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Botryosphaeria species associated with grapevine decline in Western Australian vineyards

Taylor, Andrew Stephen (2003) Botryosphaeria species associated with grapevine decline in Western Australian vineyards. Honours thesis, Murdoch University.

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Abstract

To determine the Botryosphaeria species involved in grapevine decline in Western Australia a survey was conducted on five grape growing regions, Swan District, Margaret River, Manjimup, Pemberton and Geographe. Sixteen vineyards were sampled for symptoms including bleached canes, vines with limited or no bud burst and wedge and half moon shaped internal lesions. Four Botryosphaeria species, B. obtusa, B. australis, B. rhodina and B. stevensii were found to be associated with grapevine decline in Western Australia. This is the first recording of B. australis and B. stevensii associated with grapevines in Western Australia.

Botryosphaeria species are widespread on Western Australia grapevines with a total of 62.5% of the vineyards having at least one Botryosphaeria species isolated. Of the Botryosphaeria species, B. obtusa was the most commonly isolated, with 51 isolates from 6 vineyards, followed by B. australis with 37 isolates from 8 vineyards, B. rhodina with 3 isolates from 2 vineyards and a single isolate of B. stevensii from vineyard 13.

Identifying the Botryosphaeria isolates to species level was difficult based on morphological characteristics. Colony morphology was often found to look similar and had an ability to change on different substrates, while the conidia of several species were also similar in shape, size and pigmentation. Combining the morphological characteristics with DNA sequencing techniques provided an accurate and reliable form of identification.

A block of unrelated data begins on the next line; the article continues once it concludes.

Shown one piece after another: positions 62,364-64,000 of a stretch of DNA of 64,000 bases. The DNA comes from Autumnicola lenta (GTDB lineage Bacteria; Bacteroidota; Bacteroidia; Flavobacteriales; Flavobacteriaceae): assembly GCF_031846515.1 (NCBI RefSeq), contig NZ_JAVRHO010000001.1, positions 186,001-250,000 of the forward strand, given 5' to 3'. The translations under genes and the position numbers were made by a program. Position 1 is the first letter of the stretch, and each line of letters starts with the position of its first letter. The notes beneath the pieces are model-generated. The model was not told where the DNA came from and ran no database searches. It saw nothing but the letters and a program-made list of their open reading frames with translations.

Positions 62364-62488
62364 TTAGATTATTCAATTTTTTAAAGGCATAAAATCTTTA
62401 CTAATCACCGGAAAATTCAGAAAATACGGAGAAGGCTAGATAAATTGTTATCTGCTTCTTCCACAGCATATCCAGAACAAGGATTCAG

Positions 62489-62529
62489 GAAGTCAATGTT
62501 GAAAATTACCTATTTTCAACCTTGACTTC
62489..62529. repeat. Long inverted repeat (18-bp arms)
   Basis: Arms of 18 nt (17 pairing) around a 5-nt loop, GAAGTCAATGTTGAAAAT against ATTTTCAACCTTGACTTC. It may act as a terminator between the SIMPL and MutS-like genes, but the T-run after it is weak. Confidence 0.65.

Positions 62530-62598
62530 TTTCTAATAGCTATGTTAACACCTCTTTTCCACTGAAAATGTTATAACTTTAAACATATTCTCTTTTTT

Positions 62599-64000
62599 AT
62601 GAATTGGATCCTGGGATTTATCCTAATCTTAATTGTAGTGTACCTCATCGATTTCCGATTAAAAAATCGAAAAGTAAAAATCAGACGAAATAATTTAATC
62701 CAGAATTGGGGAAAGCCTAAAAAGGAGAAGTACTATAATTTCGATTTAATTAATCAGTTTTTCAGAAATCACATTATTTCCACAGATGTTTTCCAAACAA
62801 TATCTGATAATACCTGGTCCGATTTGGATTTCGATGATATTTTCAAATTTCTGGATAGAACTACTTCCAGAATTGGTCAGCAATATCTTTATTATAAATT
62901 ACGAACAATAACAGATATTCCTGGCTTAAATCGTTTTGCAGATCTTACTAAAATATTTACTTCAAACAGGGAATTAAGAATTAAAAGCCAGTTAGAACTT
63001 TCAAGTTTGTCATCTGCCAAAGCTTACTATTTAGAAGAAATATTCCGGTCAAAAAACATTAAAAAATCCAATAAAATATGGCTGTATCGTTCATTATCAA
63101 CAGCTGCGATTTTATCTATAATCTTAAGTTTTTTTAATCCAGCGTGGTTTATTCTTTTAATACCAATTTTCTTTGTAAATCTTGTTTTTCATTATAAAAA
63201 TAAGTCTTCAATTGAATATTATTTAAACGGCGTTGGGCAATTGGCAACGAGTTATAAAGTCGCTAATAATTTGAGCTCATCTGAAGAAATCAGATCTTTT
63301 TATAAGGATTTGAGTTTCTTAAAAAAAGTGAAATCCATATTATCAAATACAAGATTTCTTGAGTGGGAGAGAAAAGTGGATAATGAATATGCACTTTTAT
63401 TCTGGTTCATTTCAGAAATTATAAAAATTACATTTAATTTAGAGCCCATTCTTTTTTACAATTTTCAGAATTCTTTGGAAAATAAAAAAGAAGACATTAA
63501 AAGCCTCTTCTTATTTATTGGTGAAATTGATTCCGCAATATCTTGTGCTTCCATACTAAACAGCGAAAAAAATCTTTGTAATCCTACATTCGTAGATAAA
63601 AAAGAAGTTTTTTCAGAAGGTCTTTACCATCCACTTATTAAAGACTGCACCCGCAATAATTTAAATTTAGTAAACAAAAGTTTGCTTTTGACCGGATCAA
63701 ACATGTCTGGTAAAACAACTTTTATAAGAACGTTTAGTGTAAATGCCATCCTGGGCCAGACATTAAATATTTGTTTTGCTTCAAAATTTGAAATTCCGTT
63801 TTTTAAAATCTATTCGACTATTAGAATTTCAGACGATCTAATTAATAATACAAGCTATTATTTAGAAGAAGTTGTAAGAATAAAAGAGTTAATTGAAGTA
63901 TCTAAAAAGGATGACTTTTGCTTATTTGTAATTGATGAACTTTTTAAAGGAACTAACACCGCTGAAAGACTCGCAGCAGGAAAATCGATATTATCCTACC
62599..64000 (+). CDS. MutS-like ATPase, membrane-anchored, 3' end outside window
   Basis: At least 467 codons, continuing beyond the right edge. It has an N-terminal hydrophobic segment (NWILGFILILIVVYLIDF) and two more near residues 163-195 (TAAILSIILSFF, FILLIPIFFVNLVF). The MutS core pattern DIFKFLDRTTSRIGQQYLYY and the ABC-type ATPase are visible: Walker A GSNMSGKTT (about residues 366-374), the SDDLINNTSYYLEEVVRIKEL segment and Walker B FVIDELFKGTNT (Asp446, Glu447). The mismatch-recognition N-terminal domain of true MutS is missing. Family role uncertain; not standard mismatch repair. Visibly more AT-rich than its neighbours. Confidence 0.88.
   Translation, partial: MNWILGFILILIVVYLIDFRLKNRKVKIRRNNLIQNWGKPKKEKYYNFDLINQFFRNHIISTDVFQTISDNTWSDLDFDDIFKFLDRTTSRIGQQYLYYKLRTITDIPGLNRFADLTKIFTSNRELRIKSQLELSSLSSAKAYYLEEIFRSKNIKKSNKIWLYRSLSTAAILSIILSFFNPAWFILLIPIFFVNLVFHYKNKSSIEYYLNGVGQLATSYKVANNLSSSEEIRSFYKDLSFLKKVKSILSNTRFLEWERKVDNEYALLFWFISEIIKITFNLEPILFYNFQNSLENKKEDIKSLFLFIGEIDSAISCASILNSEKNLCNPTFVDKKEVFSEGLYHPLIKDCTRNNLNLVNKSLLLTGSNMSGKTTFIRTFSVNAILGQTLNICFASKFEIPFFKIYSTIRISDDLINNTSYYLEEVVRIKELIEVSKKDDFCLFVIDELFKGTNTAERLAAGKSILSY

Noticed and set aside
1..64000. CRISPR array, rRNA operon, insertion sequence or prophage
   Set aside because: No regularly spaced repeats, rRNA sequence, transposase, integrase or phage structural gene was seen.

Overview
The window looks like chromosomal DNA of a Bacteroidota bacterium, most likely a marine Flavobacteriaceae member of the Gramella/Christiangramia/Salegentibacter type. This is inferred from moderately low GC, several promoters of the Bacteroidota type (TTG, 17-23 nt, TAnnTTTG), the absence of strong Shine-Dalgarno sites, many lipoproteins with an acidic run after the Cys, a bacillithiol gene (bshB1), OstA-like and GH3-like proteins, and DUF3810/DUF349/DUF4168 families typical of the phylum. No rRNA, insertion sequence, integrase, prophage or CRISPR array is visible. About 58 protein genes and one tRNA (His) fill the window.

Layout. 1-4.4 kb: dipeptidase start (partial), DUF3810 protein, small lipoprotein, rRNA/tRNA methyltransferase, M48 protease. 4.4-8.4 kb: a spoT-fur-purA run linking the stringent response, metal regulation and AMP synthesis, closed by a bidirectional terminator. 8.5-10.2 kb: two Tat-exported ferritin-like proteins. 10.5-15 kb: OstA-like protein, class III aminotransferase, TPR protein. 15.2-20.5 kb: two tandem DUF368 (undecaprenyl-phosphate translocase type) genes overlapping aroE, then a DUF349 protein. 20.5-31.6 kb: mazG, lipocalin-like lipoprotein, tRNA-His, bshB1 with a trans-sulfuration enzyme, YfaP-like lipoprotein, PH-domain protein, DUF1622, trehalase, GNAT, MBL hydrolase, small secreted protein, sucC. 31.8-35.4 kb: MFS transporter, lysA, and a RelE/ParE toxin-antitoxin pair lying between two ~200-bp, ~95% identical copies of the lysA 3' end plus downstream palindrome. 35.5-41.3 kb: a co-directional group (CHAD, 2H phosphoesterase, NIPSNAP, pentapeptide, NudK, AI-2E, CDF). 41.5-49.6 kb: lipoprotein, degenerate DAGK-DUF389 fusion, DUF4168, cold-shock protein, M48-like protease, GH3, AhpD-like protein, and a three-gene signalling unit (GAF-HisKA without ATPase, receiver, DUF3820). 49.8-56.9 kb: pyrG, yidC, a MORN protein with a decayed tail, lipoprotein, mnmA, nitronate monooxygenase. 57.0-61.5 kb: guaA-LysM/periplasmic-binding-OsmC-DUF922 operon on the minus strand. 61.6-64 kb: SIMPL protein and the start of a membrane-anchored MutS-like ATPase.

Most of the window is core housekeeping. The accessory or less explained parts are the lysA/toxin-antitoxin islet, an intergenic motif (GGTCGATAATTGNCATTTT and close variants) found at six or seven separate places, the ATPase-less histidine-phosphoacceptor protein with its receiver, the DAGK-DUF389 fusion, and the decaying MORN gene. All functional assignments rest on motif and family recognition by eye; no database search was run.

Botryosphaeria australis was characterised by the production of a yellow pigment in culture. B. obtusa and B. stevensii both produce brown conidia with septa but generally the width of B. obtusa conidia is less than 10um wide, while those of B. stevensii average 12um. B. stevensii has the largest conidia of all four Botryosphaeria species associated with grapevines in Western Australia. Distinct vertical striations are also present on B. rhodina conidia. A key to identify the Botryosphaeria species associated with grapevines in Western Australia has been provided.

Vegetative compatibility tests were used to determine the genetic diversity of B. australis and B. obtusa isolates associated with grapevine decline in Western Australia. A total of 20 VCGs were found among the 31 B. australis isolates, which represents a maximum genetic diversity of 38%. Pemberton had the highest genetic diversity of B. australis isolates with 100%. A total of 28 VCGs were obtained among 46 B. obtusa isolates, which represents a genetic diversity of 45%. Pemberton had the highest genetic diversity of B. obtusa isolates with 43%. The maximum genetic diversities of 38 and 45% are intermediate to high when compared to the genetic diversities of other species. There is a lack of information regarding the genetic diversity of Botryosphaeria species.

A pathogenicity trial was conducted to determine whether any of the four Botryosphaeria species, B. australis, B. obtusa, B. stevensii and B. rhodina were pathogenic to healthy, rooted grapevine cuttings of two grapevine cultivars grown in Western Australia, Red Globe and Shiraz. There was a significant (p<0.05) between the pathogenicity of the Botryosphaeria isolates. B. australis was the most pathogenic species, followed by B. rhodina and B. stevensii. B. obtusa did not produce lesions on any of the canes and it is possible that B. obtusa has an endophytic part of its lifecycle on grapevines in Western Australia. There was also a significant (p<0.05) difference between the susceptibility of the two cultivars, Red Globe and Shiraz, to the Botryosphaeria species. The Shiraz cuttings were more susceptible to the Botryosphaeria species than the Red Globe cuttings were.

This is the first study to associate Botryosphaeria species with grapevine decline in Western Australia. It has highlighted several areas for further research into Botryosphaeria diseases associated with grapevines in Western Australia and the world. These areas include controlling the disease, how the disease is spread among vineyards and the implications of the disease in the long term.

Publication Type: Thesis (Honours)
Murdoch Affiliation: School of Biological Sciences and Biotechnology
Notes: A digital copy of this thesis is not available. Your library can request a copy from Murdoch University Library via Document Delivery. A fee applies to this service.
Supervisor: Hardy, Giles, Burgess, Treena, Wood, Peter and Pilbeam, Ros
URI: http://researchrepository.murdoch.edu.au/id/eprint/32747
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